There’s plenty of metabolic disturbance with many kinds of sleep problems:

Poor sleep defines with will get prostate cancer in elderly Icelanders:

Sleep dramatically changes emotional reactivity and memory:

People fall asleep all the time (except they often don’t remember that):

You get hungry without sleep:

Sleep and obesity in kids:

Teen sleep deprivation and weight gain:

Sleep and breakfast in adolescents:

For different ways to take a nap, see the Sleep chapter in “The Power of Rest” by Matthew Edlund, Harper One, 2010

For another view of how to do paradoxical relaxation, see

It can be quite normal to wake up in the middle of the night:

More on sleep may be naturally “bimodal” or even trimodal:

Sleeping pills don’t just not produce normal sleep, but increase mortality for some:

What sleeping pills really do to sleep:

Sleep and light: circadian changes:

Chapter 6 Only Connect – Socializing for Health

Primates and social genes:

Fecal transplants from relatives can cure clostridium difficile infections:

On the social connectedness of religious practice, see:

Religion and Health – Andre Newberg and Mark Robert Waldman: How God Changes Your Brain: Breakthrough Findings from a Leading Neuroscientist. Ballantine Books, 2009

Jane Brody from her own experience has some useful things to say about social support:

The original Berkman-Syme Alameda County Study, which led to much research on social support:

The many year Okinawa Study also demonstrated the longevity aiding elements of social support:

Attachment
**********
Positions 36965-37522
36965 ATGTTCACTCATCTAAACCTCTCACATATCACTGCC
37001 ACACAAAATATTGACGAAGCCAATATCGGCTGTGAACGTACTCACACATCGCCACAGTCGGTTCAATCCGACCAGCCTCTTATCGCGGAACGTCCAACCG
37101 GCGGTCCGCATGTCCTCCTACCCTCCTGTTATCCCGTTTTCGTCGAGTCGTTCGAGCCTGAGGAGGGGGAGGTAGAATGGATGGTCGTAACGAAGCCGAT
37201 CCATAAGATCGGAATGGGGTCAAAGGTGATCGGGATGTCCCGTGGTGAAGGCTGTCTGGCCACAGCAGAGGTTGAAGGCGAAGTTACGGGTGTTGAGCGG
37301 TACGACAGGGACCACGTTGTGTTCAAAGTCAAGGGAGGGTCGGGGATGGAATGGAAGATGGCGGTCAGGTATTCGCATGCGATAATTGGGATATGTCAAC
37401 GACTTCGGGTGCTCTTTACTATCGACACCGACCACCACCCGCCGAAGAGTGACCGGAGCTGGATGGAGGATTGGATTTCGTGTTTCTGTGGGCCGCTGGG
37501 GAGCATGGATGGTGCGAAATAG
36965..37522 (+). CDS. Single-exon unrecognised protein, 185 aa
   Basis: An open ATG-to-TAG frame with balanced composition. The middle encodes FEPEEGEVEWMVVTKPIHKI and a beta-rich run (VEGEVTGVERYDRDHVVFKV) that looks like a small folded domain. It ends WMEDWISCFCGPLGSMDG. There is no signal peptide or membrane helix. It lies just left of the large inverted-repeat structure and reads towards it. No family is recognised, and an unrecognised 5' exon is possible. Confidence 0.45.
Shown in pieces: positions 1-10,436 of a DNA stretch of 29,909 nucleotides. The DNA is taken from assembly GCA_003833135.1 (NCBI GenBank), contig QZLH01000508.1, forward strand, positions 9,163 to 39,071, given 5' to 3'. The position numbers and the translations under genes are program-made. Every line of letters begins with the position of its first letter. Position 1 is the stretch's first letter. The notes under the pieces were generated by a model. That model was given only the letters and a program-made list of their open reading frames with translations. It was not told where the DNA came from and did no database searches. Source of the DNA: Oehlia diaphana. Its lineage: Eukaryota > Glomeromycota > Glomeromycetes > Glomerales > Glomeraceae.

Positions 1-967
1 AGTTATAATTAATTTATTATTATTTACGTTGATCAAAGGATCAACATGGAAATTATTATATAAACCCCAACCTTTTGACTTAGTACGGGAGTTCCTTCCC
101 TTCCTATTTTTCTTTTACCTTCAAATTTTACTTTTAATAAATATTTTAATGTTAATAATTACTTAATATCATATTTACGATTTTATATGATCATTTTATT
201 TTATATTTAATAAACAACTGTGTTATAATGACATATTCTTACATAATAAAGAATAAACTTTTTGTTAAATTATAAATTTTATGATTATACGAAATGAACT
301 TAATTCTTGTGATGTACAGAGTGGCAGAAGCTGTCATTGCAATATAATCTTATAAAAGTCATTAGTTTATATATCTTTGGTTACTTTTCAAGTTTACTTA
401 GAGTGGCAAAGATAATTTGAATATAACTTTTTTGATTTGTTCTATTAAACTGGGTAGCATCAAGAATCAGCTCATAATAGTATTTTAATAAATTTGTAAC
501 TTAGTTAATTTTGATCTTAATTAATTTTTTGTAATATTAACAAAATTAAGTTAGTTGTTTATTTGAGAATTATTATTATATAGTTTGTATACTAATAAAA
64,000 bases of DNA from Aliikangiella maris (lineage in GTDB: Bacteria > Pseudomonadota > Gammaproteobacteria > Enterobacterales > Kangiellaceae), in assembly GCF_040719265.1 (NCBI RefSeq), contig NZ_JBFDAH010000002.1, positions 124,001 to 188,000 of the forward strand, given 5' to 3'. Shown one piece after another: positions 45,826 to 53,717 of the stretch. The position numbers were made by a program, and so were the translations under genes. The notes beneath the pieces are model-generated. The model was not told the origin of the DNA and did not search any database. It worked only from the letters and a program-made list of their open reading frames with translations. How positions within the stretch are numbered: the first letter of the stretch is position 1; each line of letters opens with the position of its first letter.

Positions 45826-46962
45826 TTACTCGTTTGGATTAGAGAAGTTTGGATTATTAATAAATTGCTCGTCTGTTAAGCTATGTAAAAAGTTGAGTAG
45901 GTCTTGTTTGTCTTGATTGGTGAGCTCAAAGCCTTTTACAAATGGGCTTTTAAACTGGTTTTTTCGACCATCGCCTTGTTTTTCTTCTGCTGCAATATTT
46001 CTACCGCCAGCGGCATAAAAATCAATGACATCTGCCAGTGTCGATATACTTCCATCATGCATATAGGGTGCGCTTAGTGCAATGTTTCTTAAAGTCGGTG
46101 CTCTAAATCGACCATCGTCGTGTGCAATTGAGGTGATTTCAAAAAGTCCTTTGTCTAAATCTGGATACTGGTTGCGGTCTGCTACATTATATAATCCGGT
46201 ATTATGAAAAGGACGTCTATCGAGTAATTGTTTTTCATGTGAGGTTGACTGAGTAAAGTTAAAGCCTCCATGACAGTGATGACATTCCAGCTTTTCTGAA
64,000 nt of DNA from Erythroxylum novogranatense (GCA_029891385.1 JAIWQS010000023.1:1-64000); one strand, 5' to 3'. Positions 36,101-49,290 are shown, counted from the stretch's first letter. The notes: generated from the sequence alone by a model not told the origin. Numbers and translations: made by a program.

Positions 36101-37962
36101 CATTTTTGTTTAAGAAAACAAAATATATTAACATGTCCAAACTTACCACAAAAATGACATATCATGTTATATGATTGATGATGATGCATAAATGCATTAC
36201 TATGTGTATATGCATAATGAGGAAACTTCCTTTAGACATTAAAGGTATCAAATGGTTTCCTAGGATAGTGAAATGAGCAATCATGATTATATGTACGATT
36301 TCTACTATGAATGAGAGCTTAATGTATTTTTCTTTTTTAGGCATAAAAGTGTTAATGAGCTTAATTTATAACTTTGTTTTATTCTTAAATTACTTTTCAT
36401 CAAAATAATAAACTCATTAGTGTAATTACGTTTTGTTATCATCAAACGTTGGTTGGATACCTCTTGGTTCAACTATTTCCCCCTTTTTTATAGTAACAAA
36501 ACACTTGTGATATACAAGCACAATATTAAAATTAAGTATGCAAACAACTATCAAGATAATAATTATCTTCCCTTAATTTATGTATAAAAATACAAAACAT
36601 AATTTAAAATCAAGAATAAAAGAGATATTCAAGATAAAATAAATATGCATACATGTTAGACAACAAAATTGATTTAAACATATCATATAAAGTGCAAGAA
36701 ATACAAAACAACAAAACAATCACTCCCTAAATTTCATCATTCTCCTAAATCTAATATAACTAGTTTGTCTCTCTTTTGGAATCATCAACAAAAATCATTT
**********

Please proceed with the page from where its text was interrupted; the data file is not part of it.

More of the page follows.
John Bradshaw’s look on social support from dogs is worth another look:

Dogs and social engagement, comparison of different social systems -

How Facebook changes brains:

Internet effects on the human brain are described elegantly by Nicholas Carr in “The Shallows”:

The internet changes bodies as well as brains:

A different take on handshakes:

Holidays and eating can also lead to “social” weight gain:

Chapter 7 The Promise of Regeneration

On overcoming heart disease genes with fruits and vegetables:

How autophagy keeps us going:

On autophagy, immunity, and inflammation:

How autophagy is induced by exercise:

Bill Bryson is very compelling on the speed of life: pages 376-380.

Life indeed is fast; the half-life of proteins in human cells, at least in the liver, varies from 45 minutes to 22 hours:

Better memory and mental performance when foods have more fruit and vegetables plus fish:

How to go FAR is covered in my book “Designed to Last,” Circadian Press, 2010;

Here is one of the reasons it works, via food intake:

How information informs regeneration and health:

We can’t escape our evolutionary roots; Proietto’s study at the University of Melbourne shows people who lose weight still are hungry – hormonally – even after “controlling” their weight:

Chapter 8 Finding Health Care – Monitoring Your Health

Debt collectors now come to you in the ER – and you better pay up before treatment:

The upcoming International Classification of Diseases contains 140,000 codes, including nine for injuries caused by parrots:

Teeth really are important – starting from birth: Health – Psychology Today

For some summaries of unconventional treatments of depression see “Unstuck” by James S. Gordon, Penguin Press, 2008

For the real risks and benefits of medical testing, please see

“Overdiagnosed” by H. Gilbert Welch, Lisa Schwartz and Steve Woloshin Beacon Press, 2011

One Comment leave one →
  1. May 23, 2013 7:30 AM

    Thanks for finally talking about >Healthy
    Without Health Insurance Book References |
    The Rest Doctor <Liked it!

Leave a Reply

Fill in your details below or click an icon to log in: Logo

You are commenting using your account. Log Out / Change )

Twitter picture

You are commenting using your Twitter account. Log Out / Change )

Facebook photo

You are commenting using your Facebook account. Log Out / Change )

Google+ photo

You are commenting using your Google+ account. Log Out / Change )

Connecting to %s


Get every new post delivered to your Inbox.

Join 567 other followers

%d bloggers like this: